Being overweight, the real problem is too much body fat as compared to muscle mass. Ideally, the goal should be to lose fat without losing muscle or sacrificing an individual’s health in the process. Low carbohydrate diets do provide initial weight loss but at the expense of the loss of muscle and reduction in matabolism which is vital for the maintenance of sound health and fitness. It is important that diet prescription with the aim of losing weight should be done on an individual basis.

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Low calorie density diet can promote healthy weight loss

Washington: Penn State researchers have revealed that diets focusing on foods that are low in calorie density can promote healthy weight loss while helping people to control hunger.

Foods that are high in water and low in fat — such as fruits, vegetables, soup, lean meat, and low-fat dairy products — are low in calorie density and provide few calories per bite.

“Eating a diet that is low in calorie density allows people to eat satisfying portions of food, and this may decrease feelings of hunger and deprivation while reducing calories,” said Dr. Julia A. Ello-Martin, who conducted the study as part of her doctoral dissertation in the College of Health and Human Development at Penn State. “Such diets are known to reduce the intake of calories in the short term, but their role in promoting weight loss over the long term was not clear,” said Dr. Barbara J. Rolls, who directed the study and who holds the Helen A. Guthrie Chair of Nutritional Sciences at Penn State. — ANI

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Health Notes

High intake of milk may reduce cancer risks by 60 per cent

Washington: According to a new study, increasing intake of calcium and vitamin D could reduce the risk for cancer in women by at least 60 per cent.

The four-year clinical trial included more than 1000 women over the age of 55 in one of three supplement groups: calcium plus vitamin D, calcium only and placebo. The researchers found that the risk of developing cancer was 60 per cent lower for those who took calcium and vitamin D and 47 per cent lower for those taking calcium alone, compared to the placebo. — ANI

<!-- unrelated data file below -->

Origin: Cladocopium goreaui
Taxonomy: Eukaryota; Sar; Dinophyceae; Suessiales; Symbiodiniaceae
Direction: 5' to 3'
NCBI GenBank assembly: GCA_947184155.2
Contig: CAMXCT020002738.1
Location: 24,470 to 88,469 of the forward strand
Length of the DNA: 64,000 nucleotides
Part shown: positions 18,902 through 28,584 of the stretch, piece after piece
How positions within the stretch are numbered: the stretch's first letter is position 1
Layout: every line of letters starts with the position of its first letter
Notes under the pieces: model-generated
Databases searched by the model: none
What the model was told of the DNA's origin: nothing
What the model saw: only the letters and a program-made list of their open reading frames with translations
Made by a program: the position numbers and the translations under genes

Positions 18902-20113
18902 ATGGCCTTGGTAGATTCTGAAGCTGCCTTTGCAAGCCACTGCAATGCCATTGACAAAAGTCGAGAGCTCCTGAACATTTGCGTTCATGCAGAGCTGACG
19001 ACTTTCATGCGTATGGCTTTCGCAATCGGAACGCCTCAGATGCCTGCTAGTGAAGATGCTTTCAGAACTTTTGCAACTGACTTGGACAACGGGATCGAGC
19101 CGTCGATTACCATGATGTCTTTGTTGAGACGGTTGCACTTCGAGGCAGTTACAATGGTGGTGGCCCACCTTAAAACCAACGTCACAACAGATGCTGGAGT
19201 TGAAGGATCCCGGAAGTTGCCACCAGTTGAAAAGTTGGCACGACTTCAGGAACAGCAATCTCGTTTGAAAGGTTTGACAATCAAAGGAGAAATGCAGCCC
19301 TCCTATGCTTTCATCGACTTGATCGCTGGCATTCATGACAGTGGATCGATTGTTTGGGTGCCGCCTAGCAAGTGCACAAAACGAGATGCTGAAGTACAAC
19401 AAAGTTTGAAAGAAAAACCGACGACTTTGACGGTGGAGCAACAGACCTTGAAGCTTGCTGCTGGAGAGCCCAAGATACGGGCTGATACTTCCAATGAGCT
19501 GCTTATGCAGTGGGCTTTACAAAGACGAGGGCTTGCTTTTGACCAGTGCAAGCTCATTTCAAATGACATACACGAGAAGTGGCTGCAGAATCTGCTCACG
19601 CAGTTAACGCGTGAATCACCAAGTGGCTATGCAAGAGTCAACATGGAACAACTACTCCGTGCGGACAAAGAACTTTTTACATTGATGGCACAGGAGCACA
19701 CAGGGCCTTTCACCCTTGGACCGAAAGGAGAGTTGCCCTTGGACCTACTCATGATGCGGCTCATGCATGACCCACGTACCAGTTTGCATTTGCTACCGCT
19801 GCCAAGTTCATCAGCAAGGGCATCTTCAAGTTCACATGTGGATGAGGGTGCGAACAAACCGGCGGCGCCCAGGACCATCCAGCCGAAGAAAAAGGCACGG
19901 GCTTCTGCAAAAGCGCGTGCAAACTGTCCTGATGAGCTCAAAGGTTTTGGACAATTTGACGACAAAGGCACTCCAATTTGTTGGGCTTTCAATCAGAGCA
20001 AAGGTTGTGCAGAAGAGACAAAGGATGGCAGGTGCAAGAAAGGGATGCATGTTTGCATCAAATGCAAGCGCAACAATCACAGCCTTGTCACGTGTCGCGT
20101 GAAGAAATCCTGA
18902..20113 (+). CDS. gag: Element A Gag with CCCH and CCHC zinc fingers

Malaria parasite can trigger severe lymphatic cancer

London: Boffins have found that a cancer of the lymphatic system, Burkitt’s lymphoma, can be initiated by CIDR1, a protein produced by a malaria 
parasite.

The study was conducted by a team of researchers, including Arnaud Chene and Qijun Chen, at the Karolinska Institute in Stockholm, Sweden.

Burkitt’s lymphoma severely affects a large number of children in equatorial Africa causing terrible suffering. In the disease immune cells turn cancerous and tumours build up in the lymph nodes, which often results in the swelling of the tongue and bulging of cheeks, making it difficult for patients to eat. — ANI

Super fruit fly may harbour hope for human longevity

Washington: Researchers at USC and Caltech have spectacularly slowed aging in fruit flies with a new technique that shows general promise in pharmaceutical development.

In a triumph for pests, scientists have found out how to make the fruit fly live longer. But the development may still have something for humans. As reported online in Nature Chemical Biology, the discovery that a single protein can slow down aging holds implications for humans’ prolonged existence and for the treatment of some of the world’s most dreaded diseases. — ANI

Implanted hearing device good for the profoundly deaf

Washington: Boffins have found the possibility of implanting a hearing aid directly in the auditory nerve, which might help profoundly deaf people.

The study was conducted by a team of researchers, including John C. Middlebrooks and Russell L. Snyder, at the University of Michigan.

As part of the study, researchers used cats bred for laboratory and measured brain processing of auditory signals in normal conditions. They then compared deaf animals’ brain responses to sounds using cochlear implants and then the direct auditory nerve implants. — ANI